While Segisaurus was planned to be exhibited in Jurassic Park, InGen had not succeeded in cloning any before the incident beginning on June 11, 1993. At the time, the Segisaurus genome was 48% complete, meaning it was not yet viable. Specimens in the embryo storage units were destroyed due to sabotage; the insulated pipes delivering liquid nitrogen to the cold storage were severed, resulting in a rise in temperature which destroyed the embryos. Furthermore, after the abandonment of the island, unknown activity caused a pipe feeding the artificial pond in front of the Visitors’ Center to rupture; this caused structural damage to the building and resulted in one of the embryo storage units to buckle and collapse. Flooding destroyed the remaining specimens. As the stolen embryos were never successfully removed from the island, all specimens on Isla Nublar were lost.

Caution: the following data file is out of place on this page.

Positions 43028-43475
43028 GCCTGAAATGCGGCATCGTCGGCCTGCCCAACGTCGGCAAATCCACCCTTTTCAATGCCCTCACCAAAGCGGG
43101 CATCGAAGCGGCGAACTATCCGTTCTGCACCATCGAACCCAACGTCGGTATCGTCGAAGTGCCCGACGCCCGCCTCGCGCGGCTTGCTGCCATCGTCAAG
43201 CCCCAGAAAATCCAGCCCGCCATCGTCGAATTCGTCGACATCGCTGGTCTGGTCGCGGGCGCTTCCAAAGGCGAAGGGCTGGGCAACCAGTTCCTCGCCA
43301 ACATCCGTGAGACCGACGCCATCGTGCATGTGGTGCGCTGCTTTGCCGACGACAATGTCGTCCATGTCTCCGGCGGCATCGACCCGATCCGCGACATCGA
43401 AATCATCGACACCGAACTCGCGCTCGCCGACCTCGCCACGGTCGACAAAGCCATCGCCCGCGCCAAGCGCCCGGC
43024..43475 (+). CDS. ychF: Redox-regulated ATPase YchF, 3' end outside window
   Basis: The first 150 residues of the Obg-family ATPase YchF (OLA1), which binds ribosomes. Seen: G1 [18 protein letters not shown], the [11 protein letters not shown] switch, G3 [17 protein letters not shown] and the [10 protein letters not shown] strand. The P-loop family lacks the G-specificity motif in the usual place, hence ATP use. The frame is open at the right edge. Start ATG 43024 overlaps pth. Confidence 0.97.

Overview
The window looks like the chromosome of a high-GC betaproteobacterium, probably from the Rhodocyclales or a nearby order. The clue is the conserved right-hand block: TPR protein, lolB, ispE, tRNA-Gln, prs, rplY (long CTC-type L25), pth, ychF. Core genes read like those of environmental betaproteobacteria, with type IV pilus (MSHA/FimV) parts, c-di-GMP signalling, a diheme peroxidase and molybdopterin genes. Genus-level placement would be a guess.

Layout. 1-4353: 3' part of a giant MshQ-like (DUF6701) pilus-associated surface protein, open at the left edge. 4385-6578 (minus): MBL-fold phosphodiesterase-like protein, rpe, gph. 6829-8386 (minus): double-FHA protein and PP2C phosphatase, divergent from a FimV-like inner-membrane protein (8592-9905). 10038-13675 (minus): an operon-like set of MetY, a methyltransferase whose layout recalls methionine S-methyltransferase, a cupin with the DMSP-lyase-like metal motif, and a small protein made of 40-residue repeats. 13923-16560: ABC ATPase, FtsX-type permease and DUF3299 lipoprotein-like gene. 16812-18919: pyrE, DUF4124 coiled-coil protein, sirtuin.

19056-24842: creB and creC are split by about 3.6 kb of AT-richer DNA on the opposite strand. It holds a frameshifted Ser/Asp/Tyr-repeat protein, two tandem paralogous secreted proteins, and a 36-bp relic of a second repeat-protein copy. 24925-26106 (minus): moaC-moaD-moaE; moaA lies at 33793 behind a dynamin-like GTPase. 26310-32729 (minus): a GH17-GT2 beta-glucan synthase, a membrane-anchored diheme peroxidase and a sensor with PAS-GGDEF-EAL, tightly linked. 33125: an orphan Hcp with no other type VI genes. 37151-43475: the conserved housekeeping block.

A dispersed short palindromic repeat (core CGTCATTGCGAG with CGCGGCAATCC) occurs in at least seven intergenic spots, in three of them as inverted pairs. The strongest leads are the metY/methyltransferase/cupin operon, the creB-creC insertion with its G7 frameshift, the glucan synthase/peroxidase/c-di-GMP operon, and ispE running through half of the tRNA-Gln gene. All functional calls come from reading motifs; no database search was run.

InGen had planned a small paddock for Segisaurus on Isla Nublar located in the south. It would border the Jungle River to the north, and would be separated by the main tour road from the secondary Triceratops paddock on all other fronts.
Sometime prior to December 18, 2015, InGen succeeded in cloning viable Segisaurus under the guidance of Masrani Global Corporation. Population statistics remain unknown for the period of time during which the animal existed. It most likely inhabited habitats in Sector 5, in the north part of Isla Nublar; there is no evidence that it was ever exhibited in Jurassic World.
A report published on February 4, 2018 by the Dinosaur Protection Group stated that Segisaurus had become extinct on Isla Nublar.
InGen had reconstructed a Segisaurus genome with 48% viability, meaning it was not ready to be cloned as of the incident which effectively ended the Jurassic Park project. During the evacuation before Hurricane Clarissa, InGen personnel removed Segisaurus samples from the facility for safekeeping. These samples were retained until successful cloning on Isla Nublar was possible years later, but there is no evidence that this species was ever introduced to Isla Sorna.
While it is possible that poachers could have removed living Segisaurus from Isla Nublar during the twenty-first century, there is no direct evidence that this occurred.
Behavior and Ecology